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Textbook Scandal: The Ball State Comparison

One of the interesting things about our current textbook scandal is that it largely mirrors what happened to Ball State University a few years back.

In the Ball State case, the abuse was a good bit more widespread than it was at Alabama. There the infractions involved 89 athletes in 10 different sports, and the monetary value of what was received was much higher, totalling nearly $30,000. In their situation, they had a system in place where student-athletes got $1,000 a semester for books, and without having to show any schedule verification, that allowed them to use whatever excess money they had left in their student account to buy books for friends.

Now, Ball State self-reported just like we did, and chose to resolve the case through the summary-disposition process rather than a formal hearing before the Committee on Infractions. For their violations, the football program at Ball State received two years probation and lost three scholarships, which they were able to stretch out over two seasons.

The more you read about the Ball State case, the more positive it makes you feel about our case. Ball State basically had the same situation going on that we did, but their infractions were to a much higher level. We only know of five football players involved in our textbook scandal, whereas they had almost 90 student-athletes. Furthermore, and this is a big difference, Ball State was hit with lack of institutional control, something that Alabama is not being charged with. We are being charged with a less serious violation of failure to monitor.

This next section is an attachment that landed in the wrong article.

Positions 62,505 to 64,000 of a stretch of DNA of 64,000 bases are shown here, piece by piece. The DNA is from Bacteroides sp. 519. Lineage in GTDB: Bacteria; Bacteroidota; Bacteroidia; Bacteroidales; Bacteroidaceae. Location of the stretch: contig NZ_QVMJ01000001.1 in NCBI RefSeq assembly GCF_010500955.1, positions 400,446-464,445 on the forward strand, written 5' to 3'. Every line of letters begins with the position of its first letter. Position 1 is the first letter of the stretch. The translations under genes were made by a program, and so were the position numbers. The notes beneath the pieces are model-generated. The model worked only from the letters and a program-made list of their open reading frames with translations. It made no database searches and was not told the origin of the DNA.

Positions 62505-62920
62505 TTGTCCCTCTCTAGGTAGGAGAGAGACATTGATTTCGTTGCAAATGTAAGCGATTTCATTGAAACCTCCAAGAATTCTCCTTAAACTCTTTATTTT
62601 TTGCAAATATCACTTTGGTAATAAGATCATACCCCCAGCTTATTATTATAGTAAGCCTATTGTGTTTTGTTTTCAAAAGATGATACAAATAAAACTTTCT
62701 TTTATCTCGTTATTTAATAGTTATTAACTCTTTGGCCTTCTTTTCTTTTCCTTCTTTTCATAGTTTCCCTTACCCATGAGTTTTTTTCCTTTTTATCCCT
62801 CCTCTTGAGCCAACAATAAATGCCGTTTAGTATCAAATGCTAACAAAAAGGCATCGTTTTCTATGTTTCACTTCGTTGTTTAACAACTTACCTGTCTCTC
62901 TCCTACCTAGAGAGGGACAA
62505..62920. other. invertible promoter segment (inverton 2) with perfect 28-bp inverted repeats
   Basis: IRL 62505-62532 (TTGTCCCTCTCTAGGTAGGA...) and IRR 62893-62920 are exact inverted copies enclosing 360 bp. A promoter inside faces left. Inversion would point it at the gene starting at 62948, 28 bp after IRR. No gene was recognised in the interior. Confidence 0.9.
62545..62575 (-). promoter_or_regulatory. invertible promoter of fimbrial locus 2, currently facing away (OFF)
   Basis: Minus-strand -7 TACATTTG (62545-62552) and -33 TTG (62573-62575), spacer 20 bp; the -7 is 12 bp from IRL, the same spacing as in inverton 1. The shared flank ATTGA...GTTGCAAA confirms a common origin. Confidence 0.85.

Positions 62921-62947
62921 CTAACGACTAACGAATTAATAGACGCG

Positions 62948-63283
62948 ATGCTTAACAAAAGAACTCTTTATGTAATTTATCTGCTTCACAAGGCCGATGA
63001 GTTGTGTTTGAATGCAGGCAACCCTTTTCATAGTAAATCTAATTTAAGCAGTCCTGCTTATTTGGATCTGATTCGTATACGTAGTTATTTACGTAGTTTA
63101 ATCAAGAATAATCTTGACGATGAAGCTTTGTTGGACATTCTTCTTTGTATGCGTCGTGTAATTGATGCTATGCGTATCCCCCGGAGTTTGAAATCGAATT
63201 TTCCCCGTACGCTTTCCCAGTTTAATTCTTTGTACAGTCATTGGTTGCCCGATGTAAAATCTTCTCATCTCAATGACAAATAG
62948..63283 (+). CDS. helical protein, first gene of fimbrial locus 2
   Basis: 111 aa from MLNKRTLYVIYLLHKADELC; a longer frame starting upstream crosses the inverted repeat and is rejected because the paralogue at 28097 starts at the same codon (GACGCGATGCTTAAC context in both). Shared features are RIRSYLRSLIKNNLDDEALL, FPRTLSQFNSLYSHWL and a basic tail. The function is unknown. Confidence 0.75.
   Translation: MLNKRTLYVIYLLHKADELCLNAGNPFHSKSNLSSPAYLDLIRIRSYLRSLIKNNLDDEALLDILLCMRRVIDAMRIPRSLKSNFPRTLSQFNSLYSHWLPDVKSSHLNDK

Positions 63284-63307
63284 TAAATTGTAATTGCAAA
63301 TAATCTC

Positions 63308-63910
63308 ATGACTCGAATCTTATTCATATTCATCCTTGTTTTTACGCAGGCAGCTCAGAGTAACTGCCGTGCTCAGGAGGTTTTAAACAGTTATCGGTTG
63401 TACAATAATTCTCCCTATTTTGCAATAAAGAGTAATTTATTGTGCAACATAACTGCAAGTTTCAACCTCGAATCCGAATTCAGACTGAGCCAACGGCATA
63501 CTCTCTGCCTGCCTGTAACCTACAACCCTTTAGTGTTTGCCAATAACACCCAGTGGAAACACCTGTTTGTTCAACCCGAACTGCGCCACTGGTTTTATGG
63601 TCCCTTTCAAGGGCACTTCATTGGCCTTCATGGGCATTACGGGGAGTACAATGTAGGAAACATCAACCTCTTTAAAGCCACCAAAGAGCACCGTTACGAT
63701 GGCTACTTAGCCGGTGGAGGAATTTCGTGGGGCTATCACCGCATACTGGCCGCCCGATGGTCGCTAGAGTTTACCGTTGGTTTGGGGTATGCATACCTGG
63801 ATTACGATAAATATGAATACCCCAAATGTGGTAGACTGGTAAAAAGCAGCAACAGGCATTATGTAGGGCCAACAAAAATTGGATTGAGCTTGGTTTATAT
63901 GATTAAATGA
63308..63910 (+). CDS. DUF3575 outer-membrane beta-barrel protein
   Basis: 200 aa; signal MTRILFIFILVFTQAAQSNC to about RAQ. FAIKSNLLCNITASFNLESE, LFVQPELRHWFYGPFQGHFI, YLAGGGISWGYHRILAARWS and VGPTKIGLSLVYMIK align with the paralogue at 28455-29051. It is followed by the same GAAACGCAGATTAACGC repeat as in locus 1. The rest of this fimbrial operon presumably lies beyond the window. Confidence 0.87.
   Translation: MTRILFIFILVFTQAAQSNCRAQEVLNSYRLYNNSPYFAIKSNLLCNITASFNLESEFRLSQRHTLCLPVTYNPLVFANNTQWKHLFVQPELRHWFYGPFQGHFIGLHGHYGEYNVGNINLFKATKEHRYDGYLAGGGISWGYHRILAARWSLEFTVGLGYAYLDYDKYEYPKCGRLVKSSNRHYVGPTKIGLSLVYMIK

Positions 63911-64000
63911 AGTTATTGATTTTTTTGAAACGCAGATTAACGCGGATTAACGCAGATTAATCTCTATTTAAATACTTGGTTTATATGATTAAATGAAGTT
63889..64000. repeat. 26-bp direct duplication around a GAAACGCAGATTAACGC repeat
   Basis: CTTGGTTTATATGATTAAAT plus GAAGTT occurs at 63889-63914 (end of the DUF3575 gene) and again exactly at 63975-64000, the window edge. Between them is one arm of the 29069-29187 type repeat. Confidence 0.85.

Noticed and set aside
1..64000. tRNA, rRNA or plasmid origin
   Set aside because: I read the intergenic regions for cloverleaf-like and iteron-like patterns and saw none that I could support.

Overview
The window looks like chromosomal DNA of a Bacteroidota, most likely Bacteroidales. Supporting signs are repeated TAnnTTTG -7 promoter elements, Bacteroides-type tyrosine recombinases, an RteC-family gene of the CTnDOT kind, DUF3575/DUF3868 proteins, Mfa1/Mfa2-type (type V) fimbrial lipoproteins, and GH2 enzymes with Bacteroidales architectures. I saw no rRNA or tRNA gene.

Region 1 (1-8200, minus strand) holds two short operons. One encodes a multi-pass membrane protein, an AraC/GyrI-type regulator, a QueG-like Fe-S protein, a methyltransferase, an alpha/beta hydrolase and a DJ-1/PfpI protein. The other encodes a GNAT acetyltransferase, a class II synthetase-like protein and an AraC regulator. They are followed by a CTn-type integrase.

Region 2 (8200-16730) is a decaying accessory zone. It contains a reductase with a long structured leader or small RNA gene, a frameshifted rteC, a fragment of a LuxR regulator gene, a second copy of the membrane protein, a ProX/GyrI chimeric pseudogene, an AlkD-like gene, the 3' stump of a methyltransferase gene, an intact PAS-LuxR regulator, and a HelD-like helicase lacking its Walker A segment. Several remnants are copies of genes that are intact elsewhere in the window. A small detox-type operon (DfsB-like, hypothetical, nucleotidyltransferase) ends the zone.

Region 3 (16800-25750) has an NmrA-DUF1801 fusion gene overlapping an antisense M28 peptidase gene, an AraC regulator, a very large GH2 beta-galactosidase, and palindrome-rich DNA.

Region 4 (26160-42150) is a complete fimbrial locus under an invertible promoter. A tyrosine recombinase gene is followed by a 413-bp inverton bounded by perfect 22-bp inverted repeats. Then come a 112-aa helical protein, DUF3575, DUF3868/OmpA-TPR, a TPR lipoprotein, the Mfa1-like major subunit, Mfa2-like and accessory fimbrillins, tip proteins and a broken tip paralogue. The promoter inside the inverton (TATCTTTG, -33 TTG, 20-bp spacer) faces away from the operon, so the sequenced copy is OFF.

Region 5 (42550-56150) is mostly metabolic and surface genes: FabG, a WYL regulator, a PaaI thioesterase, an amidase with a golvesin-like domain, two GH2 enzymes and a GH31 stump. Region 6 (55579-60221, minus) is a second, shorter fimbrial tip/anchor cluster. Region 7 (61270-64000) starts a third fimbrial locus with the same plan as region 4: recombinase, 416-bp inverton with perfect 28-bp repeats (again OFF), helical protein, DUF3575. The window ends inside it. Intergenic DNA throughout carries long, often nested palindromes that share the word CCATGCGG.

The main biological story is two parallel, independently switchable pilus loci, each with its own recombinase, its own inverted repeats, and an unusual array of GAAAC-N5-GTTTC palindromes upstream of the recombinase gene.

Generally speaking, it should bode well for us. Ball State's scandal was much more widespread, they were charged with lack of institutional control, and their case was also going on at a time when their men's basketball coach had resigned amid accusations that he and his assistants broke NCAA rules (which was a separate case from the textbook case), and even with that they received "only" two years probation and three scholarships lost. Rationally speaking -- and I know trying to be rational with the NCAA is a dangerous precedent -- the Ball State penalties should be the absolute maximum upper end that we can receive, and in fact I would argue we should receive significantly less (if any) based on the fact that our textbook fiasco was on a much smaller scale, we were only hit with failure to monitor, and none of our other athletic programs were being investigated at the time.

All in all, it's pretty positive news for us, and so the damage should be quite small. Then again, we are Alabama...